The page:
Getting Rad with Reading RadsportOriginally posted on October 7, 2019 at 0:07 am
by Riley Missel
Photos by Martin Vecchio
Nestled inside a cluster of lush trail systems and quaint stone farmhouses in eastern Pennsylvania is a small urban city obsessed with bikes. One weekend in August, the obsession is especially obvious: the Radsport Cycling Festival. A crowd of teenagers on BMX bikes pop wheelies to the delight of passersby, sinewy pro road racers power up a famed hill climb on the edge of town, and a peloton of toned, tanned legs rips around a downtown crit course surrounded by beer-sloshing spectators. People of all ages ride around a dirt loop in City Park, some of them on gorgeous Juliana setups, some on the fully rigid Walmart bikes they’ve stashed in the garage for decades.
The trails surrounding downtown are bustling with new riders and experienced shredders, including a few adaptive mountain bike hand-cyclists. The rail-to-trail system connecting the scenes is full of families and couples headed for ice cream or to meet friends at the brewery. Wissinoming Creek Trail takes riders into West Reading, where Sweet Ride Ice Cream and Chatty Monks Brewing Company are right in town. There are lots of different connector trails in addition to the Schuylkill, too. People smile and wave as they cruise along in the setting sun. Welcome to Reading, Pennsylvania.
The city’s cycling community is apparent the other 363 days of the year too: The greater Reading area was designated a bronze-level IMBA Ride Center in 2015, and local riders and associations have carried the label with enthusiasm and pride. Besides being a rad place to shred rowdy or tame trails and get a beer afterward, the community is making room for riders of all styles and experience levels, with programs and events especially for new riders, women, adaptive hand-cyclists and any inner-city kid who wants to have fun on a bike.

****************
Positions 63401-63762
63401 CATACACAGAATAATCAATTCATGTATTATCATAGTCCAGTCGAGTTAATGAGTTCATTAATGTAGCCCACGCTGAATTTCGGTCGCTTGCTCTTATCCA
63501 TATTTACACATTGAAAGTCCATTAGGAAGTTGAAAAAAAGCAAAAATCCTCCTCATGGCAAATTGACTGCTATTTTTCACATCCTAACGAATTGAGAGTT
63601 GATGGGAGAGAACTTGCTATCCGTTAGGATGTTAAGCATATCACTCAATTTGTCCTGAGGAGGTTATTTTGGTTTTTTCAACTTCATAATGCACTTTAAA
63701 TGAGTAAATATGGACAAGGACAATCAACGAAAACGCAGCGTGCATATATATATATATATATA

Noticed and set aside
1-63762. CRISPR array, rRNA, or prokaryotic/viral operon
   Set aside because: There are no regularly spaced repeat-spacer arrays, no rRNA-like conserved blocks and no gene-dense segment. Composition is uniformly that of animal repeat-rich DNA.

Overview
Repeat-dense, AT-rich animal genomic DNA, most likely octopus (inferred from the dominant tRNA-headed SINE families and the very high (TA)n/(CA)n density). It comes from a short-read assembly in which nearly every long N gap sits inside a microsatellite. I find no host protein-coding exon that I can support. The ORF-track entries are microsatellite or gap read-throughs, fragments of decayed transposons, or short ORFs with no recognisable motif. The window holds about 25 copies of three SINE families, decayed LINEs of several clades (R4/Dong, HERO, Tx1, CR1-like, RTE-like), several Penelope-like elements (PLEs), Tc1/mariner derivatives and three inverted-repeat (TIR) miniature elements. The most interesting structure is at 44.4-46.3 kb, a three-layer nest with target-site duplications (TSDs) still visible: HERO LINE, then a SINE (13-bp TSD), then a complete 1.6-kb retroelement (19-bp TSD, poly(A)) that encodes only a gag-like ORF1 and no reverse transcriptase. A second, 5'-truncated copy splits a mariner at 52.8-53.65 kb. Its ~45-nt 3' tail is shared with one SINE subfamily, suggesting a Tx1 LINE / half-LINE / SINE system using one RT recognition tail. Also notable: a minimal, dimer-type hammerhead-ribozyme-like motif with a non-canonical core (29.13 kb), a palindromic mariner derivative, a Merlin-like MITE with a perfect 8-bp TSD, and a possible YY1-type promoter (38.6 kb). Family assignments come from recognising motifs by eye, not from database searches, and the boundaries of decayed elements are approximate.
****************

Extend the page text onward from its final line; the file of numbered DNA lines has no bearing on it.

Mount Penn, the most technical trail system in the Reading area, is currently listed as the No. 1 riding area in the state of Pennsylvania by Trailforks, which also named Reading the best riding city in the state. The local trail administration, the Berks Area Mountain Biking Association (BAMBA), is behind a good bit of these high accolades. The seven-year-old organization is 200 members strong; it built and maintains the 180 miles of mountain bike trails that are spread between six different trail systems.
According to founding director and public-relations director Fred Moreadith, the number of riders in the area has been growing rapidly since then. As stoke and enthusiasm have spread, people are taking advantage of these trails being so close by. “When you go to Mount Penn, it’s hard to find a place to park because the cars are lining the street,” he says. “When we started [BAMBA], we didn’t even have parking at some trailheads, because we didn’t have enough riders to need [it].”
According to Moreadith and BAMBA research, Reading is the only urban ride center (meaning an area super close to all the people and amenities of big cities) of its size in the whole country. The six different trail systems are a five- to 30-minute drive from the bars and restaurants of the city center, and between them there are over 64 different trailheads where you can access singletrack or rail-to-trail riding. Five of the six trail systems are connected by the Schuylkill River Trail, a recreational, Strider-bike-friendly path over 60 miles long. According to BAMBA, the system’s trailheads are within a two-and-a-half-hour drive for over 11 million people living in the sprawling Pennsylvania countryside, New York, Philadelphia and their suburbs.
“That’s unusual for mountain biking trails across the country,” says Moreadith. “You usually have to drive or fly a great distance to get to some backcountry. People in New York or Philly can get there in a short drive. “